Q & A: Can a minor own a business?
Find out what the law says about persons below 18 years of age having a business registered under their name.
Jan 14, 2013 13:00 pm
Q: I am a 19-year old married female. My sister is 17. We have just recently been orphaned. To earn some income, we've talked about putting up a business of our own. We both love to bake cakes and breads and we have long dreamed of reopening the small bakeshop that our parents used to operate in front of our house. Can we do it despite our ages? Do I have to get my husband's permission? What about my sister? Since our parents are both gone, who will she have to ask permission from? I can't run the bakeshop without her; between the two of us, she's the better pastry and bread maker.
A: Anyone over 18 years of age who is not otherwise disqualified by law may put up a business. Disqualified persons are those who are in prison or have been declared bankrupt, among others. I am sure you are neither of those, so go ahead and fulfill your dream of running your own bakeshop.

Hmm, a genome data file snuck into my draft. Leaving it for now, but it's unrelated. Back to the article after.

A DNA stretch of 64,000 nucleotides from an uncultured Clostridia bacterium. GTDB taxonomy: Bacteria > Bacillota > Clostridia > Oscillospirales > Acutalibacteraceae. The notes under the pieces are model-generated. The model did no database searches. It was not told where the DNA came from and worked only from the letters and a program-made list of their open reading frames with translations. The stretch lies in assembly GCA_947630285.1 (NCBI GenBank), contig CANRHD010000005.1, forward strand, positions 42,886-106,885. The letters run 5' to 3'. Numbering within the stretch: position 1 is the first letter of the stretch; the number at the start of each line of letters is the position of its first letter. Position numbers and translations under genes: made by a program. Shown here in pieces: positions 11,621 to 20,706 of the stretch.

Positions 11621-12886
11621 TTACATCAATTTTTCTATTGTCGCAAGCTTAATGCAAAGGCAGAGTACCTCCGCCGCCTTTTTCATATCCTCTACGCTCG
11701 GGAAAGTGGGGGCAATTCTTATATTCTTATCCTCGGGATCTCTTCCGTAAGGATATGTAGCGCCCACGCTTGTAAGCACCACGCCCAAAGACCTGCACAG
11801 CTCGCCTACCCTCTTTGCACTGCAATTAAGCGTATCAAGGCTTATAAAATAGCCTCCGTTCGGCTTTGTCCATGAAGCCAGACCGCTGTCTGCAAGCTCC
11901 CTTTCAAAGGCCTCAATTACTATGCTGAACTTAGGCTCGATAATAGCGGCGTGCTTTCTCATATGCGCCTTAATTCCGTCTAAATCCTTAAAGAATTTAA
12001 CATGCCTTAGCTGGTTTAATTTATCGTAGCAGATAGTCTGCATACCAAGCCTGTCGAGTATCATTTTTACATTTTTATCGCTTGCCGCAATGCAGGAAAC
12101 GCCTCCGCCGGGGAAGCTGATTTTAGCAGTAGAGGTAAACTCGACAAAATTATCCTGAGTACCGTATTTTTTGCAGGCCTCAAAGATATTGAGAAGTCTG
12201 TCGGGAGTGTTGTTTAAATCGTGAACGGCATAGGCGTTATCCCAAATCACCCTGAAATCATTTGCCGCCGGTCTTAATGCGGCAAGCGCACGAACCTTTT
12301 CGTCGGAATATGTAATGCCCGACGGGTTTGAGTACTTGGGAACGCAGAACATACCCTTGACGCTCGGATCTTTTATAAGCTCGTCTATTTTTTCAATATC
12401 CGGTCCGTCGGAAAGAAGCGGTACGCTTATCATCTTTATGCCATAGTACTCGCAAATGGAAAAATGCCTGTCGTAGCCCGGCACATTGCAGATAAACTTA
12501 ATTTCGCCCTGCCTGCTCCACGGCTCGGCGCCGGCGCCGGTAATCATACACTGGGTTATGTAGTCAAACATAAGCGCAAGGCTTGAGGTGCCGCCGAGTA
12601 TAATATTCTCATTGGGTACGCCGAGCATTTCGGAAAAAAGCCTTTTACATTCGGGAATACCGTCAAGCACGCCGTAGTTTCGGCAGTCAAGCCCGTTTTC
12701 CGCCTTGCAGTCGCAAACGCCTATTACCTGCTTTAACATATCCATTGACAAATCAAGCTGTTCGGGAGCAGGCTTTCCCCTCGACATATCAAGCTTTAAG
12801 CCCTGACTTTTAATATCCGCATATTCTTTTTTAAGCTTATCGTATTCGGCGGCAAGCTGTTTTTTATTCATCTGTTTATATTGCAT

Since you have already attained the age of majority, you do not need to ask permission from anybody, not even from your husband. This is because under the law, any married person may exercise any legitimate profession, occupation, business, or activity without the consent of his or her spouse.
On the other hand, since your sister is still a minor, she may engage in business only through a guardian. As her closest next of kin, that guardian might as well be you. So for your first step, get a court order declaring you as your sister's guardian. After that, get business licenses and permits in your own names; your parents' licenses and permits may have already expired, and it would be better to operate under new licenses/permits issued in your own names anyway.
I assume you already have all the necessary equipment at your parents' old bakeshop. So, after doing all the preliminary steps above, go ahead and make your dream come true. Good luck!
Reeza Singzon is a lawyer specializing in civil, commercial, and labor law. Before becoming a lawyer, she worked in media for more than 10 years, writing and producing news programs for TV and working as an editor and columnist for a newspaper. For questions or comments, Atty. Reeza may be reached at firstname.lastname@example.org.